Once the total nuclear count for each cell is obtained, several results can be obtained and presented to the user. For example, a nuclear count for each cell can be presented. Alternatively, the cells in the original image can be classified as mononuclear, binuclear, multinuclear, etc. based on the number of nuclei contained within each cell. In some implementations, the aggregate of cells in each classification can be presented to the user. In some implementations, the user can be presented with a cell map showing one or more nuclear clusters that are marked by the general characteristics of the particular classification to which the cell belongs. For example, nuclear clusters assigned to mononuclear cells, binuclear cells, and multinuclear cells are all marked with different characteristic colors in the cell map, respectively. In some implementations, the percentage of multinucleated cells in the cell sample is also obtained and can be used as an indicator of cytotoxicity. In some implementations, cell boundaries are obtained by using watershed transformations of nuclear clusters according to their cell assignments.
Nucleation based on enhanced V-notches FIGS. 6A-6D illustrate a method for counting major nuclei in a nucleus cluster, ie, a binuclear or polynuclear nucleus cluster is constructed based on the notches around the nucleus cluster It shows another aspect of dividing into nuclear nuclei.

  Various methods for separating nuclear cluster images into their constituent nuclei have been considered in the field of biomedical image processing. A commonly used algorithm is the watershed algorithm. The watershed algorithm can be applied to segment images obtained from fluorescent nucleus images. The term “watershed” comes from a graphic analogy that compares a gray level image to a terrain surface in which the light areas are considered “high” and the dark areas are considered “low”. This algorithm assumes that holes have been drilled in each local minimum on the topographic surface, and if the surface is “watering” from these holes, the water will be in the catchment basin of the image (ie, its The steepest slope path gradually floods the set of points on the surface that reach a given minimum. At the end of this flood procedure, each minimum is completely surrounded by a “watershed”.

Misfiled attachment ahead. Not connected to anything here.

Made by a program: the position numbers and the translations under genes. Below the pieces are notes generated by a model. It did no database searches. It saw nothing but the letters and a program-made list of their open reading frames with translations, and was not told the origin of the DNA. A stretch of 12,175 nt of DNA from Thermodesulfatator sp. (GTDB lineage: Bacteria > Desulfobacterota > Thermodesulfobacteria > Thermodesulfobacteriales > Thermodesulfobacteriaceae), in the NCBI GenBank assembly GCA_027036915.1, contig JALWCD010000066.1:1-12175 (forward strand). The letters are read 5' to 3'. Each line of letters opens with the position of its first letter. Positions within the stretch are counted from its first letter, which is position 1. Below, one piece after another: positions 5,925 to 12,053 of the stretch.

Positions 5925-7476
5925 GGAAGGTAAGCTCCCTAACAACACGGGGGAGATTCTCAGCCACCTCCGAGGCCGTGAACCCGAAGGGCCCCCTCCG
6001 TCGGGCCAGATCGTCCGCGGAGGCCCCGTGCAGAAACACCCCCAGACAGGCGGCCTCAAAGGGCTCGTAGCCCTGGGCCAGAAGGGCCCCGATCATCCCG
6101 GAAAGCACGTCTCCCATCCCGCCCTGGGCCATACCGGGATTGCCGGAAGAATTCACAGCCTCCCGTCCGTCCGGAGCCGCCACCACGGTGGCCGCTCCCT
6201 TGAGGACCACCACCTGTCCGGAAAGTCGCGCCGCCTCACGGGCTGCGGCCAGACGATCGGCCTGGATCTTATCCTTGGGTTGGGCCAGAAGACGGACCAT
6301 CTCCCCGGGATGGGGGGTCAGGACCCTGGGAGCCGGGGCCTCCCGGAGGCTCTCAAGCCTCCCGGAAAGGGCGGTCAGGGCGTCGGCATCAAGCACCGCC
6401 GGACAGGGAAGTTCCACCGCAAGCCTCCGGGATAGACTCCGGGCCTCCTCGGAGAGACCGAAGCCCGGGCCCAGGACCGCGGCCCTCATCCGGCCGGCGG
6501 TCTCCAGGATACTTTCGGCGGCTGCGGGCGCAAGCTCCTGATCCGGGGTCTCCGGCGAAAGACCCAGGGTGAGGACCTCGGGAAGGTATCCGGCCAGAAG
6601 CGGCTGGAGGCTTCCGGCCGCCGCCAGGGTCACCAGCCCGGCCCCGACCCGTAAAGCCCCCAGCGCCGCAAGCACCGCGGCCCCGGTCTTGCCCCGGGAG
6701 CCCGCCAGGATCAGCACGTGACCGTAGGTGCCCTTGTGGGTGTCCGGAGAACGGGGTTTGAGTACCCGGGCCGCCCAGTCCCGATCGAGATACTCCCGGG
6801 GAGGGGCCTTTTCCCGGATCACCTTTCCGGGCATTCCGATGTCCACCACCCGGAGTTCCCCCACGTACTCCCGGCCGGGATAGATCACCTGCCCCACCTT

In order to obtain a boundary line between the component nuclei in the nuclear cluster in the divided binary image, the nuclear cluster coincides with the catchment basin where the contour of the nuclear cluster coincides with the watershed line and the nucleus is surrounded by the watershed line. Thus, it is necessary to have a form in which the local minimum value is located at the center of the component nucleus. To obtain such a result, it is possible to perform a distance transformation on the segment image before the watershed transformation is applied. A distance transform for a digital image contains a distance value for each pixel of the image where the distance is between the pixel and its nearest non-background pixel. FIG. 6C shows an example distance transformation and a watershed transformation applied to an example binary nucleus cluster containing two contact nuclei (shown in the upper left corner of FIG. 6C). Image A of FIG. 6C is generated by the distance conversion of the binary image. This image is not very useful because there is only one catchment basin that spans the entire image. Image B in FIG. 6C results from the complement distance transformation of the image. Image B is denser, but its catchment basin is not at the center of the nucleus. Negating image B yields image C in FIG. 6C, which shows one catchment basin per nucleus, and image C is ready for watershed conversion. When the watershed transformation is applied to image C, a boundary between the two nuclei is obtained, as shown by image D in FIG. 6C.